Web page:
A review of Twitter in Toronto by @shawnmicallef, the creator of @rebelmayor
The Toronto Twitter scene is like an alternative Toronto that flows behind, in front of and all around the flesh-and-blood bricks-and-mortar Toronto we hang out in each day. To dip into the stream is akin to opening a window, sticking your head out, and listening to what Torontonians are saying to each other, including all the whispers, rumours and gossip of back-channel discussions. The feed is just a part of Toronto and not all its voices, but more people are tweeting each day, so many that the medium has become a force in the ebb and flow of city life and politics. Imagine waking up on a Saturday morning, and lying in bed with a big book about Toronto. Not a big, clean, edited book of Toronto, but a messy notebook that goes into making the city. You don’t need to see every tweet, or panic that you’ve missed something. You can start anywhere, whenever, and if something’s important, it’ll repeat itself. Reading Twitter is like joining friends at a bar. You don’t ask what everybody said before you got there, you just jump in and get the gist.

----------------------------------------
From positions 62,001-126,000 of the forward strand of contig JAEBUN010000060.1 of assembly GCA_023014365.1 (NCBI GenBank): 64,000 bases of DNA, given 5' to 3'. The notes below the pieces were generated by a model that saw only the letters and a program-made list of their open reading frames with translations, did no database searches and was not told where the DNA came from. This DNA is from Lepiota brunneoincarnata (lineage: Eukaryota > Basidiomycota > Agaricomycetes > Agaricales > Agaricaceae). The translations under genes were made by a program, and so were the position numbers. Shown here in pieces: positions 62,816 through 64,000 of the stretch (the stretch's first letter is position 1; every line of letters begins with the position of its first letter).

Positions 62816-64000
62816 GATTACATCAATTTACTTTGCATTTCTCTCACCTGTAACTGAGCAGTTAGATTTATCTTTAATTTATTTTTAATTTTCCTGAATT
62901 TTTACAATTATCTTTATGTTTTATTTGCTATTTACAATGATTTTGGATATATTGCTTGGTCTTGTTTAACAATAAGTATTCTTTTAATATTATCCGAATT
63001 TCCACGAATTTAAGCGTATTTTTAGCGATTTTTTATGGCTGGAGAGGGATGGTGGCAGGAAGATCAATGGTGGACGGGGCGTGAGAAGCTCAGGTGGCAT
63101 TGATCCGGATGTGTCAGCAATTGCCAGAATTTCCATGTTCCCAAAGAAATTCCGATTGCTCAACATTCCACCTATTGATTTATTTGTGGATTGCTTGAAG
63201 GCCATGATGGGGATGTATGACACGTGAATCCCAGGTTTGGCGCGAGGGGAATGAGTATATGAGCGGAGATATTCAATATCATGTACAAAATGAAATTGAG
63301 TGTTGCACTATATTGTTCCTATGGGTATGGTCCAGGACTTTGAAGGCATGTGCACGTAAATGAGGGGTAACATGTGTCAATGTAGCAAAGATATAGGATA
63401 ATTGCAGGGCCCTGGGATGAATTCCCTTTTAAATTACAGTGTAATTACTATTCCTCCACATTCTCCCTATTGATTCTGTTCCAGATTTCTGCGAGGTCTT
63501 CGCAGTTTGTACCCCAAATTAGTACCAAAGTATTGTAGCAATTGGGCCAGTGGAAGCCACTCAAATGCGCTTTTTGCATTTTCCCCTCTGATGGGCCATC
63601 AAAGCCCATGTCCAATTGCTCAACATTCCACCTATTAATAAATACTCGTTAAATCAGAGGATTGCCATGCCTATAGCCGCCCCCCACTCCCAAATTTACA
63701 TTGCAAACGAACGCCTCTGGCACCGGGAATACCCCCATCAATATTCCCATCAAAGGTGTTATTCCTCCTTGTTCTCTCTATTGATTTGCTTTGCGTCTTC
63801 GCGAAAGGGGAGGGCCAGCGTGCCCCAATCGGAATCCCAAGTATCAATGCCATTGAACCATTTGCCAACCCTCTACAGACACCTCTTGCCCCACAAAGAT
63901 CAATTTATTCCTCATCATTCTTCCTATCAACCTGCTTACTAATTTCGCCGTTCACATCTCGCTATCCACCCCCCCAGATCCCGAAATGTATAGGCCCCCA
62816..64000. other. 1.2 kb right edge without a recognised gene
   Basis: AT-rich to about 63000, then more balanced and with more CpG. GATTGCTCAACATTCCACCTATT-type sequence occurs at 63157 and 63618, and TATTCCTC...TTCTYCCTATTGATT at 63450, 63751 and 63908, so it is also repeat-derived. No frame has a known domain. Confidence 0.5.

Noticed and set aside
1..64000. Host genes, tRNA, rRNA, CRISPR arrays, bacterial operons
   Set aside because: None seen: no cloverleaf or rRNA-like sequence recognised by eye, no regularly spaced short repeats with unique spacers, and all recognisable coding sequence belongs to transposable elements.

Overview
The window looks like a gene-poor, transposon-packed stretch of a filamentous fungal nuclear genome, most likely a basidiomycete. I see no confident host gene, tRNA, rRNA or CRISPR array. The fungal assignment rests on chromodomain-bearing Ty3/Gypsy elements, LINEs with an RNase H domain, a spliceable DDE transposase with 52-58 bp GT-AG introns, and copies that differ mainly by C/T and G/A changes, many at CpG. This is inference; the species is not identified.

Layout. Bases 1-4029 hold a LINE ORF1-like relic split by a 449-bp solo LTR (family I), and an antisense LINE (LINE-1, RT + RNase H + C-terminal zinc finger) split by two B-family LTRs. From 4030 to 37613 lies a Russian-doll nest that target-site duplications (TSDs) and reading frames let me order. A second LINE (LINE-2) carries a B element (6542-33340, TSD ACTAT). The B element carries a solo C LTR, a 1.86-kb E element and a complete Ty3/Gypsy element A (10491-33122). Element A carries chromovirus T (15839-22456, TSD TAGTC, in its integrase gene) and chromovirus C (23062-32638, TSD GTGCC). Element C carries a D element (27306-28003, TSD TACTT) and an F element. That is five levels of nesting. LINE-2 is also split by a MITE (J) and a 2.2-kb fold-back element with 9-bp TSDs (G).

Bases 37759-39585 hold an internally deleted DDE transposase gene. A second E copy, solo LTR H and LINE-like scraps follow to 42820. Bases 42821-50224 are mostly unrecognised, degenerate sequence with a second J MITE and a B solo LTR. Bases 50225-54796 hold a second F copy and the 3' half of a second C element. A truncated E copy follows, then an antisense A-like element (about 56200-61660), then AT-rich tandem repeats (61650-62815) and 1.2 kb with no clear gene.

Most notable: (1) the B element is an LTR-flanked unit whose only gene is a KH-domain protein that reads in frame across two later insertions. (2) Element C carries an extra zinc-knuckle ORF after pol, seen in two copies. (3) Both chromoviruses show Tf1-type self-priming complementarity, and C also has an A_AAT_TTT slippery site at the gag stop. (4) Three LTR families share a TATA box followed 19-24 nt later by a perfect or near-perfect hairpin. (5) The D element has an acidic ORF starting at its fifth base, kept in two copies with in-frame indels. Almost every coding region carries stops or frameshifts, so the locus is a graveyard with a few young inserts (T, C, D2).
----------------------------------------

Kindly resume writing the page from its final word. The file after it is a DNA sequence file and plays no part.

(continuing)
Twitter started up in 2006 and for the first couple years was largely the domain of the early adopters who were, in this case, mostly people involved in the technology industry. When I started tweeting in July of 2008 the Twittering community in Toronto—to use “community” in the vaguest sense—was largely made up of local tech or tech-minded folks. Following too many of one kind of person can skewer the way a city appears and Toronto was living up to a Silicon Valley North reputation. Everybody seemed to spend their days going to panel discussions on internet policy at the MaRS building and working from laptops in a handful of cafes around town. As more people joined, my following tastes became much more catholic, and the city voices I listened to started to change. More of everybody else, has been my following policy since then.